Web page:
Divide And Code
Now, as I’ve stated in past articles before, for a good computer application, what you need to do is divide ‘the interface’ from everything else that makes up your app. Doing this alone makes for better progress during development and better scalability and maintenance down the road.
As I’ve also stated in past articles, there’s one common trait found in all the frameworks offered these days — the access to particular State objects during the execution of your app. More specifically, access to their ever-important setState() function.
Below, listed with the first half of the example app we’re using today, is a gif file demonstrating the functionality of that example app. Note, there’s not one, not two, but three State objects (Flutter pages) that make up this example app. In fact, there are four State objects in all — you’ll see that soon enough. Regardless, there are four ‘states’ being retained and managed. It’s an attempt to convey a typical Flutter app in the guise of a very simple example app, and so it’s a counter app with three counters. Their pages come one after the other. While running, you can go up and down the routing stack. The app is demonstrating the ‘state management’ involved.
The Classic State
In the gif above, you see we’re going up through the three pages incrementing their individual counters along the way. There’s a number of buttons offered so to navigate up and down the routing stack. As anticipated, returning back down the pages then up again, the counter on the third page is reset to zero. This makes sense. The app had retreated back down the routing stack, and the State object retaining the counter (the state) on the third page was terminated (its dispose() function called). Perfectly normal. However, notice the second page is keeping its counter value?? How is it doing that?!
Further note, on the second and third pages, you can increment the counters on the previous page! On the third page, for example, there are two buttons to increment both the second page and the home page. Well, that’s neat. Now how is that done? Finally, pressing that ‘Home Page New Key’ found all the way up on page three results in the counter on the first page (the Home page) to be reset to zero! Now, what’s going on there?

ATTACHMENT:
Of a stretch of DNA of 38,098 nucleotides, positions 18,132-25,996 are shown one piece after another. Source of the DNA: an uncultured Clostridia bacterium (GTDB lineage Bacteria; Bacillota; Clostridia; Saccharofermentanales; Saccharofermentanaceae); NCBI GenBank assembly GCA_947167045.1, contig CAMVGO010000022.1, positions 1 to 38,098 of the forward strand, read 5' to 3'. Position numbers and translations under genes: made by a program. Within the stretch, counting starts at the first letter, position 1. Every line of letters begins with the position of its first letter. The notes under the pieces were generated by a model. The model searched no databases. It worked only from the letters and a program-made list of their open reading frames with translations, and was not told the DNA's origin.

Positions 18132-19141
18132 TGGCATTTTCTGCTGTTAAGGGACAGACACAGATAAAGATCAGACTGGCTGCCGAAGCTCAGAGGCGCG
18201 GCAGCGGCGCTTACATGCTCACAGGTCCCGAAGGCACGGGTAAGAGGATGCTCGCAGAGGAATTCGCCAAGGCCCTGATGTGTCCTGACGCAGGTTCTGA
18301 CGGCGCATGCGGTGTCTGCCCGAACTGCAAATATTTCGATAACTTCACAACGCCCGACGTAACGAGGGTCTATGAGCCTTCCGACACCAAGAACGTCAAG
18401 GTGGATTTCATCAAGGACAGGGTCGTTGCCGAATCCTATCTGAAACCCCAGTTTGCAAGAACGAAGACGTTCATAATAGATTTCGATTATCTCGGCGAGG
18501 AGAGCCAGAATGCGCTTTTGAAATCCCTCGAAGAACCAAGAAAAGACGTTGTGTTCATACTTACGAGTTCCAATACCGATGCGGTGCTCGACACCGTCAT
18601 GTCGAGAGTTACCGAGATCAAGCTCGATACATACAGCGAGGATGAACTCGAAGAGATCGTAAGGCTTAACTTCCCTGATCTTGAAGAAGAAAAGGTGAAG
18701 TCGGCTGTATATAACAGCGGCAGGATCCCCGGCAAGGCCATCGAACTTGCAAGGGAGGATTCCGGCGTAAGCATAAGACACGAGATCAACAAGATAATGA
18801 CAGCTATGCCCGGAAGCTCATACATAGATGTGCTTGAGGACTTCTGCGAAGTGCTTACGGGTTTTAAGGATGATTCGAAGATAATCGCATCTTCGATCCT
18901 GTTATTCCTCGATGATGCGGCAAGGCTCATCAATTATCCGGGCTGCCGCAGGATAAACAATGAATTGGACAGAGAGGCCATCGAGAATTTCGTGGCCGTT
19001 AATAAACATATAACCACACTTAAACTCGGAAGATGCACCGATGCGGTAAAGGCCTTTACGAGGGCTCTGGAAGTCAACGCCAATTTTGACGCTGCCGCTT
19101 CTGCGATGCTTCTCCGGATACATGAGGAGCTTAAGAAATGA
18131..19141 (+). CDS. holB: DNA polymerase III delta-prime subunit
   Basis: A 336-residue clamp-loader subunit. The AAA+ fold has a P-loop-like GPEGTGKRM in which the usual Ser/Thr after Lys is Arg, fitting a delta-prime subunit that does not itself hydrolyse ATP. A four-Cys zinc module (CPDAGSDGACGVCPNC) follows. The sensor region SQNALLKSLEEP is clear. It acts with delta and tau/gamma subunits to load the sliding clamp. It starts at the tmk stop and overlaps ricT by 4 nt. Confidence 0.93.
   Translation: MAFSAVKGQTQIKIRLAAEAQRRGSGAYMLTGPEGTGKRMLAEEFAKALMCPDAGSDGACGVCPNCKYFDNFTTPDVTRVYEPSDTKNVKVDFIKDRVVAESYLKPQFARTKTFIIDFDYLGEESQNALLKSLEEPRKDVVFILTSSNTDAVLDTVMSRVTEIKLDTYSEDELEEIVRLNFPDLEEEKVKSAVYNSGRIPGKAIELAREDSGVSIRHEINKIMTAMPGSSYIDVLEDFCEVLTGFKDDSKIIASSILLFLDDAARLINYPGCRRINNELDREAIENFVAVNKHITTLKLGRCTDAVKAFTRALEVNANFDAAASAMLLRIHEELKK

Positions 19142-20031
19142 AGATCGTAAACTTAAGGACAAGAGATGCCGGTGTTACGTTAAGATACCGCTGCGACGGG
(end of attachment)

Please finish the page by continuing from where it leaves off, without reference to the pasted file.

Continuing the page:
Granted, this is such a rudimentary example, but it does demonstrate some fundamental aspects involved in the State Management of a typical Flutter app. I’ll put to you that all the frameworks offered, today, use the same basic mechanism to provide such capabilities (some all be it in a cumbersome and rather round-about way in my opinion).
Use the setState() function to a particular State object.
Let’s examine the first State object responsible for displaying a screen to the user. In this case, it’s the ‘Home page’ greeting the user with the first counter. Below is a screenshot of that State with little red arrows highlighting points of interest. What do you see?
First and foremost, you can see the example app is using a subclass of the State class called, SetState. Yes, this class is the main point of interest in this article. Certainly using a subclass of the State class now relieves us of that one annoying warning message about using the setState() function.
You’ll find all the frameworks out there have a ‘subclass’ of the State class in one form or another. All of which supplying a means to use the setState() function to a particular State object — whether the developer knows exactly which State object that is or not is another matter.
What else do you see? Well, there’s ‘the separation of work’ that I personally live by when developing code. More specifically, there’s always a separate and dedicated class (_HomePageBloc in this case) that’s responsible for the actual ‘business logic’ involved in the app while the build() function in some widget somewhere is responsible for the interface.